The Wufenpu Garment Wholesale Area, as the popular clothing market opposite Taipei's Songshan train station is called, is a place that solves many of Taiwan's fashion mysteries in one fell swoop.
It's here in this semi-open-air market -- semi, because the goods spill out of the stores and onto the sidewalks and into the alleys -- where over 100 outlets supply a significant portion of the wardrobes favored by Taiwanese of all ages and fashion persuasions. And they do a brisk trade, with some stores selling by weight instead of item count, though single purchases of items are usually welcome.
Stores tend to specialize in specific fashion niches, such as trendy teeny-bopper gear, extra-large sizes, pet fashions, qipaos and pseudo-ethnic wear. Whatever their different specialties, they share a price range at the lowest end of the scale for clothes in Taipei.
PHOTO: MAX WOODWORTH, TAIPEI TIMES
"It's a race here to the bottom, price-wise," said one storeowner surnamed Chen (
Which is perhaps why Wufenpu has become a term that, when evoked in description of someone's fashion-sense, is intended to carry the sting of an accusation of poor taste and quality.
Popular actress Hsiao Shu-shen (
But despite the sneering aimed at the supposedly chintzy goods flooding out of Wufenpu, many people wandering the smart areas of Taipei are actually decked out in Wufenpu clothes and are making a fairly convincing show of having paid top dollar for their faux retro Mickey Mouse T-shirt or their sexy velour halter top. (Then again, some may have actually paid top dollar in East District boutiques for the clothes, but they would be suckers.)
It turns out that a lot of East District yuppies and hipsters, as well as teenagers mimicking pop star Jolin Tsai's (
But don't be fooled. The T-shirt with a Mary icon print and the words "Mary is my home girl" can be found at the market for about NT$200.
So before dropping a wad of cash for a DJ Guevara T-shirt or for an allegedly Nepalese skirt in front of the Dunhua South Road Eslite bookstore, savvy shoppers will make the trek to Wufenpu to pick them up for about NT$200 each.
Wufenpu is at its busiest on Mondays, as vendors from all parts of Taiwan come to stock up on goods that are later sold at night markets and stores. Using rapidly flashed hand signals, vendors haggle over prices for enormous bundles of clothes, which are then transported out of the narrow alleys behind scooters specially rigged with carts to the train station or to waiting courier trucks. From there, the clothes fan out around the city and the rest of Taiwan.
How the clothes reach Wufenpu, however, is a matter of considerable debate. The typical claim from vendors at the market for the provenance of their clothes is that they come from Hong Kong, Thailand and Japan. One vendor, however, confided that most of the products, in fact, were made in Taiwan.
Either way, the sheer volume of knock-off goods provides ample reason to question how forthright the stores are about their products. But judging from the number of customers, no one seems to dwell on the point.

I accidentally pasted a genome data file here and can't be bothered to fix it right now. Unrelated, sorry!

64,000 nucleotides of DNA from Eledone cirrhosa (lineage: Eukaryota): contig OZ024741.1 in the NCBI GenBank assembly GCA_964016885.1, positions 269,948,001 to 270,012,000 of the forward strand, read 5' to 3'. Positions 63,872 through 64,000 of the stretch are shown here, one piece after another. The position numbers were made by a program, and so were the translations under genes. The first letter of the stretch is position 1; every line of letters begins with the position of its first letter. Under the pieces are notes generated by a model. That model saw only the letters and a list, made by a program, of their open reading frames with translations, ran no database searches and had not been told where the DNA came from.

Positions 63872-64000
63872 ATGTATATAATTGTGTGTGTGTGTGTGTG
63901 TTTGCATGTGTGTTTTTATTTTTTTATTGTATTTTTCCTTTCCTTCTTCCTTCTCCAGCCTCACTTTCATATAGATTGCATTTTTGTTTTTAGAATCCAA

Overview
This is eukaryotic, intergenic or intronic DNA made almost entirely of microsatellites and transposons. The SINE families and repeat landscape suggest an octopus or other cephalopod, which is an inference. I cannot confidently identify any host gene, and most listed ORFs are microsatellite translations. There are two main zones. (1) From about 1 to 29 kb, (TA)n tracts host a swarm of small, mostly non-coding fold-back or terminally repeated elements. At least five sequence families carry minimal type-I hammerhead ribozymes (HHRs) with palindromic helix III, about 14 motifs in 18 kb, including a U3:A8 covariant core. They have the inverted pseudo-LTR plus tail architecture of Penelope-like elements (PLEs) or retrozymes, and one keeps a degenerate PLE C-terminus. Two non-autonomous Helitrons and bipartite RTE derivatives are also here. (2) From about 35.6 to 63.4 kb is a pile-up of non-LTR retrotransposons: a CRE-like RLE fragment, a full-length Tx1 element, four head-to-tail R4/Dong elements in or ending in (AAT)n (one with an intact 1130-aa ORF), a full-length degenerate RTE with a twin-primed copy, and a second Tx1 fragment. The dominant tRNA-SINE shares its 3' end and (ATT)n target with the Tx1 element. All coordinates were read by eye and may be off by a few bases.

The market fulfills a huge range of fashion demands for all ages and that's good enough for most. And with its low prices, the market guarantees that the winds of fashion can change quickly without leaving everyone in the dust.
For tourists visiting Hualien, Taroko National Park (太魯閣國家公園) is the first order of business. But if you find yourself in the city with half a day to spare — your train back to Taipei will leave mid-afternoon, say — it’s hardly worth busing out to Taroko Gorge. Instead, borrow or rent a bicycle or a scooter, or hail a cab, and set out for one of these attractions. At only one of these places is there an admission charge. CISINGTAN SCENIC AREA A literal translation of Cisingtan (七星潭) would be “Seven Stars Pond,” but there’s no pond here, just the vast Pacific
The remake of Mulan struck all the right chords to be a hit in the key Chinese market. Disney cast beloved actor Liu Yifei (劉亦菲) as Mulan and removed a dragon sidekick popular in the animated original to cater to Chinese tastes. Still, the movie drew decidedly mixed reviews after its coronavirus-delayed release in China last week, with thousands panning it online. The movie was rated 4.9 out of 10 by more than 165,000 people on Douban, a leading Web site for film, book and music ratings. Negative comments and jokes about the film outnumbered positive reactions on social media. Mulan has
Sept. 21 to Sept. 27 If word got out that you were planning a wedding during the Martial Law era, the “Committee for the improvement of Folk Customs” (改善民俗實踐會) might knock on your door. Each borough in Taipei had at least one “agent” who kept a pulse on community happenings. They would visit the family planning the wedding with a letter from the mayor, touting the benefits of being frugal and not wasting money on lavish ceremonies, even encouraging the families to donate money for scholarships. The authorities also discouraged them from hiring musicians and dancers, who were often loud and
Every day before she starts her shift at a government hospital in Singapore, Farah removes her hijab — the Islamic veil she has worn since a teenager. Although minority Muslim women can freely wear the hijab in most settings in Singapore, some professions bar the headscarf — and a recent case has triggered fresh debate on diversity and discrimination in the workplace. Now Farah has joined a growing number of Muslims — who account for about 15 percent of Singapore’s 4 million resident population — calling for the ban to end, with an online petition gathering more than 50,000 signatures. “They told me